Fuller’s three children have suffered from his incarceration, and have been told the truth about what their father has done and where he has been. In the end they very likely provided the weight which swayed the scales of justice in his favor.

 

Anne Marie Fuller

“At first, because we had hoped that it wouldn’t drag on—this last leg of the race; this last two and a half years—at first, we didn’t want to tell them and I think it took about ten months before I actually sat them down because I was trying to actually shelter them and protect them. But at the end of the day, I thought about it, I asked for advice from professionals and it boiled down to one thing, the truth. And I felt that they were old enough to know the truth.”

 

Eamon Courtenay

“On the twentieth of December when we went to minister to make the final oral presentation, she took the three children. And when we arrived at his office, I was stunt. This was a formal proceeding, how can we take in these kids? And then I just saw the children and I realized this is a good move. At the very end of the proceeding, when I had finished saying everything I said, the minister turned around and just looked at the children, looked at Anne for about forty-five seconds; it was just complete silence in the room. And then he turned to me and said thank you very much, you will hear from me shortly. And I think that that personal dimension weighed heavily on his mind in coming to that decision.”

 

The long ordeal has ended, and the family must now rebuild the pieces. It won’t be easy, but at least they have gotten the opportunity to try.

 

Anne Marie Fuller

“This meant that we get a chance to rebuild our lives and we just have a chance now. Our kids have a chance, Gabriela has a chance to grow up and be the best that she can be and basically that is what it’s mostly about. That opportunity has now been opened to us and we are just so grateful for it.”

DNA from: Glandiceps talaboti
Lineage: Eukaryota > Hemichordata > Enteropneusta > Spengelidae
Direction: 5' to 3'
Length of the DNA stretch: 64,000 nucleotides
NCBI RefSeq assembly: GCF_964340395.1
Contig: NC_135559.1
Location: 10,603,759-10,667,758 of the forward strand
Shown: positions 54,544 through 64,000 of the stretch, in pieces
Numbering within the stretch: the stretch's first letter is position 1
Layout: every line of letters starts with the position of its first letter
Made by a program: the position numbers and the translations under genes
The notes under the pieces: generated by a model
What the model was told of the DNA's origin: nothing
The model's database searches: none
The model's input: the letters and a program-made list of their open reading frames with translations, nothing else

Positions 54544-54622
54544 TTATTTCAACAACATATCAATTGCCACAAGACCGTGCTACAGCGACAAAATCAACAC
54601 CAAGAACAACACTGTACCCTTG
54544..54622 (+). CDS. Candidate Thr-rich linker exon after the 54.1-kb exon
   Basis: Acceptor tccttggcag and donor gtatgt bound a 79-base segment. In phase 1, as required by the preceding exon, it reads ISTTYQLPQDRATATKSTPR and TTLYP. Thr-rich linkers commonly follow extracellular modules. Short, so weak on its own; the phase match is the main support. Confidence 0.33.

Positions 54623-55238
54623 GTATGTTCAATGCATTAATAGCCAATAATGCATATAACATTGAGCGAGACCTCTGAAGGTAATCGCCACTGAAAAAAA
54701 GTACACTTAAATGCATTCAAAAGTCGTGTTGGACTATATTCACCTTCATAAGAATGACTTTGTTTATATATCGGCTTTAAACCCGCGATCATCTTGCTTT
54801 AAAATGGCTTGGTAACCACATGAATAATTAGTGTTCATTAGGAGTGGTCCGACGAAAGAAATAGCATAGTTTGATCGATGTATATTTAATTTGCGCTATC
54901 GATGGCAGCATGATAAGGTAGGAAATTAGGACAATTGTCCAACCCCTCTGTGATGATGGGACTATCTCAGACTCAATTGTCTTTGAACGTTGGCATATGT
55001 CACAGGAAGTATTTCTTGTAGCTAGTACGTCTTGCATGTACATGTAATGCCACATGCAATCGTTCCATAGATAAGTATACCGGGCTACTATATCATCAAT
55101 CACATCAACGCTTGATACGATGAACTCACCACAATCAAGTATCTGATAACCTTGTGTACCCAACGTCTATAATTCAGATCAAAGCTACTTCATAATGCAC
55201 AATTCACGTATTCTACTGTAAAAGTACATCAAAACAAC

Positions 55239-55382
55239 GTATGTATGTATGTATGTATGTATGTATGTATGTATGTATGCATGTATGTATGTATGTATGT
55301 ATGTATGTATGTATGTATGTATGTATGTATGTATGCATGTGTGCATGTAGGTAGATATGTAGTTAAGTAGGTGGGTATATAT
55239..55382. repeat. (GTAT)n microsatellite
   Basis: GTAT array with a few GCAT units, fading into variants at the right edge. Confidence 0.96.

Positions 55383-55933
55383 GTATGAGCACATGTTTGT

Fuller says now that they have shaken off the extradition, they will try however possible to clear Rhett’s name in the US. For now, though, perhaps it is better that they do so long distance. Mike Rudon for News Five.

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Viewers please note: This Internet newscast is a verbatim transcript of our evening television newscast. Where speakers use Kriol, we attempt to faithfully reproduce the quotes using a standard spelling system.

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4 Responses for “The long legal process of Rhett Fuller’s extradition request and release from prison”

  1. David says:

    While I enjoyed the interview on CH5 about Mr. Rhett Fuller and his wife; I was shocked to hear his wife gave Mr. Courtney (who worked all these years for Free) a slap in the face when she said that — they will be hiring an American lawyer to clear Mr. Fuller’s name, so that they would be free to travel (possible to the U.S.A. I think).

  2. Al Rich says:

    If Rhett is indeed guilty of this crime, I hope the individual that was killed did not leave any children behind who will forever have to live with their father’s death.

    His wife believed that their children played a part in him not being extradited, so all you have to do to not get extradited by Belize is to have children. This is more than that, there are some big favors that was handed out, this is my belief.

  3. cg says:

    free his name after 15 years of extradition? Mr. Fuller, you know what you did sir, what you were involved in, and who you were with that day….you may not have pull the trigger young sir, but many of us who are very familiar with all the familiies involved who did not have such luck as yourself, know where the guilt lies. … but God is the Supreme Judge and Jury. All the best for his family!

  4. belize gal says:

    What happen to the 2 Sewell brothers that are pending extradition hearing. Will they get off too since they seem to have children in Belizee?